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Cameron H.

Musical Mondays Week 83 The Commitments (w/ Once)

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One man’s story to become a world famous band manager.

We watched:

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I really enjoyed the movie, but I really didn’t understand exactly how an Irish band that exclusively performs covers of Sixties souls music was ever supposed to become world famous. Like, I get how the type of music was supposed to reflect and be relatable to early 90’s Dublin, but I didn’t understand how that was supposed translate to international stardom. At best, I felt like they’d be a really well-liked local band. Maybe if the movie was set in the Sixties, but early 90’s? I don’t know...

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1 hour ago, Cameron H. said:

I really enjoyed the movie, but I really didn’t understand exactly how an Irish band that exclusively performs covers of Sixties souls music was ever supposed to become world famous. Like, I get how the type of music was supposed to reflect and be relatable to early 90’s Dublin, but I didn’t understand how that was supposed translate to international stardom. At best, I felt like they’d be a really well-liked local band. Maybe if the movie was set in the Sixties, but early 90’s? I don’t know...

That's the point.  Jimmy thought the music would appeal to the "working-class" and never thought through that the working class was limited, or that other cultures' working class would have different tastes or aspirations.  I hadn't thought of that until now but it explains a lot for me.

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Obviously I love the movie but the music is the big draw.  Supposedly the music was recorded live to preserve the performances as they were.  That seems like they did it during the rehearsal scenes but I am not sure about the club gigs.  There is one or two spots (the fight at the roller rink where the music and singing trail off) but Try A Little Tenderness seems too spot on.  I also know there is another singer for some of the songs, Niamh Kavanaugh.  I'm not sure how they worked her in or if they didn't film songs she participated in.

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1 hour ago, Cameron H. said:

I really enjoyed the movie, but I really didn’t understand exactly how an Irish band that exclusively performs covers of Sixties souls music was ever supposed to become world famous. Like, I get how the type of music was supposed to reflect and be relatable to early 90’s Dublin, but I didn’t understand how that was supposed translate to international stardom. At best, I felt like they’d be a really well-liked local band. Maybe if the movie was set in the Sixties, but early 90’s? I don’t know...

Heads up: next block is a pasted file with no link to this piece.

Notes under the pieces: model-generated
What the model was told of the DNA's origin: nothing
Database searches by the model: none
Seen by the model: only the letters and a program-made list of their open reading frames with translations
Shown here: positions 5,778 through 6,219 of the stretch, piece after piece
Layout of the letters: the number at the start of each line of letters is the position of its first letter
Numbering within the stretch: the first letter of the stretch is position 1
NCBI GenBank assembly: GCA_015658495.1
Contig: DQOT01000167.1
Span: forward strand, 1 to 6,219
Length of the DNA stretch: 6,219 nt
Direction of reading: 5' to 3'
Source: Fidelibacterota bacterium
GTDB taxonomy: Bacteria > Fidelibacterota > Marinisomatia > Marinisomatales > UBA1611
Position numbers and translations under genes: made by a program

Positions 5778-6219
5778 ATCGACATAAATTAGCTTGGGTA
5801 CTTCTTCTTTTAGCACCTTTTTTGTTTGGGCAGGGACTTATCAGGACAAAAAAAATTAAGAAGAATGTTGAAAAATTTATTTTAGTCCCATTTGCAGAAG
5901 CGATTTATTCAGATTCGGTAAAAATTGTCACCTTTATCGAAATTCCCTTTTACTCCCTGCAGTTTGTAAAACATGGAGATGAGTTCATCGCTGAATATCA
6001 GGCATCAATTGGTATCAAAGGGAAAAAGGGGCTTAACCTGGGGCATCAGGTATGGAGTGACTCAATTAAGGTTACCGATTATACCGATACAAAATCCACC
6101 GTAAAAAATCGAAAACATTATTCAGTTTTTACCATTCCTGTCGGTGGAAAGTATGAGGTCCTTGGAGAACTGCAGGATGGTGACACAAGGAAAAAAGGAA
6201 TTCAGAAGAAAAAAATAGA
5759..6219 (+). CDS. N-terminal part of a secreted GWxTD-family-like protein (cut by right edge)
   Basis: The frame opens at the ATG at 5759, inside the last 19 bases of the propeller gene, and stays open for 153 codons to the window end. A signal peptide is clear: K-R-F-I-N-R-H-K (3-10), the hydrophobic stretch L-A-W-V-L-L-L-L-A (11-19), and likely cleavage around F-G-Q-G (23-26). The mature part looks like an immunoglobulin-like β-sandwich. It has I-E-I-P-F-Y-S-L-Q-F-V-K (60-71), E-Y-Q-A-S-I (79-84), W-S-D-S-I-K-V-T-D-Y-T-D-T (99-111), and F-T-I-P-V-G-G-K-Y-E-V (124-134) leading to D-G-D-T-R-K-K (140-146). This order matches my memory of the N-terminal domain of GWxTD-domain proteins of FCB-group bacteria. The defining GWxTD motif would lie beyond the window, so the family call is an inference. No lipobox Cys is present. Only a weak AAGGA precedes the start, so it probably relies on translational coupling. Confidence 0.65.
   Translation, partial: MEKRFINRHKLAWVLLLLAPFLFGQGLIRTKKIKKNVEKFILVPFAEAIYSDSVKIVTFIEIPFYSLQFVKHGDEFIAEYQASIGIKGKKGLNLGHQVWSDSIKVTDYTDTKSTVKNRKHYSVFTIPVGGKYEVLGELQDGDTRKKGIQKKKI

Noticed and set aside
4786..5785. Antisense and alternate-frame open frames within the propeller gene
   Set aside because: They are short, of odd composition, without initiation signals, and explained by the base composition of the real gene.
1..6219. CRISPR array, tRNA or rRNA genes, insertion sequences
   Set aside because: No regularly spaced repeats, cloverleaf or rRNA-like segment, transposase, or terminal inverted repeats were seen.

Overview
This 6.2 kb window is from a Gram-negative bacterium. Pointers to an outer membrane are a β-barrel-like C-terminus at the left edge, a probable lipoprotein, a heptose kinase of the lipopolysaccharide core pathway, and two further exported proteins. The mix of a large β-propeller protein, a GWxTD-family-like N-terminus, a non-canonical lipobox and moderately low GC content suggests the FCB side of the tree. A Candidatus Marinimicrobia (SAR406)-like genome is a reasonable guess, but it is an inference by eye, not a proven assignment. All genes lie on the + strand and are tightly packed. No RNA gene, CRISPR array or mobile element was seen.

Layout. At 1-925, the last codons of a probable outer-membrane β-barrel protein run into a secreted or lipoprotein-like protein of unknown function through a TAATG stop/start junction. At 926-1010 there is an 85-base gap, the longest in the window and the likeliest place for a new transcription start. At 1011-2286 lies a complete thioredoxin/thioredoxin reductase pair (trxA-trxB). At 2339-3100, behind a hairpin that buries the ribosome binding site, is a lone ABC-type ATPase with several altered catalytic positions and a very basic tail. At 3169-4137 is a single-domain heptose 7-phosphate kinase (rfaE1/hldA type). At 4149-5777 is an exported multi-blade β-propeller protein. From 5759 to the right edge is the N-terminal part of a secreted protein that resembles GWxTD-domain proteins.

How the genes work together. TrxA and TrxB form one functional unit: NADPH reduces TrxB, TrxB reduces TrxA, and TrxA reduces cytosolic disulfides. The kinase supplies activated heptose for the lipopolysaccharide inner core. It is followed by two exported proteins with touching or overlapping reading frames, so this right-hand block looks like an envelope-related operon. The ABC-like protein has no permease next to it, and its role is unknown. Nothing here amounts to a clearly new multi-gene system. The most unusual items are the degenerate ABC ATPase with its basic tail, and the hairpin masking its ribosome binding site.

Especially when it seems that very few of the people in the band listened to or had any interest in soul music. This is a cover band. Maybe they would have started writing their own songs but a cover band of a style instead of a particular band probably isn't going anywhere big. And it appears that the artists they were covering seemed to be active and occasionally playing in Dublin.

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While I enjoyed the movie, I do kind of feel like it has a few too many characters. Like, the bass player and the guitar player are set up as main characters (it’s their band after all that starts the whole thing), but I could not tell you their names without looking them up. 

I think the problem with so many characters is that rather than getting deep on any particular storyline, conflicts get introduced but are almost immediately resolved. For example, the original drummer leaves so they get their psychotic bud to replace him. There’s one scene of him rehearsing where it’s set up that he’s going to be a disaster and then it cuts to their gig and he’s absolutely fine. Maybe the book gets deeper into these things, but I feel like if you have a character who is “a violent drummer who hates the lead singer” and replace him with “a violent drummer who hates the lead singer” then I have no problem combining those two characters and writing somebody out.

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1 hour ago, Cinco DeNio said:

That's the point.  Jimmy thought the music would appeal to the "working-class" and never thought through that the working class was limited, or that other cultures' working class would have different tastes or aspirations.  I hadn't thought of that until now but it explains a lot for me.

I feel bad for Bernie (sp?).

She gets killed when her shuttle explodes in Star Wars Episode I: The Phantom Menace.

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28 minutes ago, Cameron H. said:

While I enjoyed the movie, I do kind of feel like it has a few too many characters. Like, the bass player and the guitar player are set up as main characters (it’s their band after all that starts the whole thing), but I could not tell you their names without looking it up.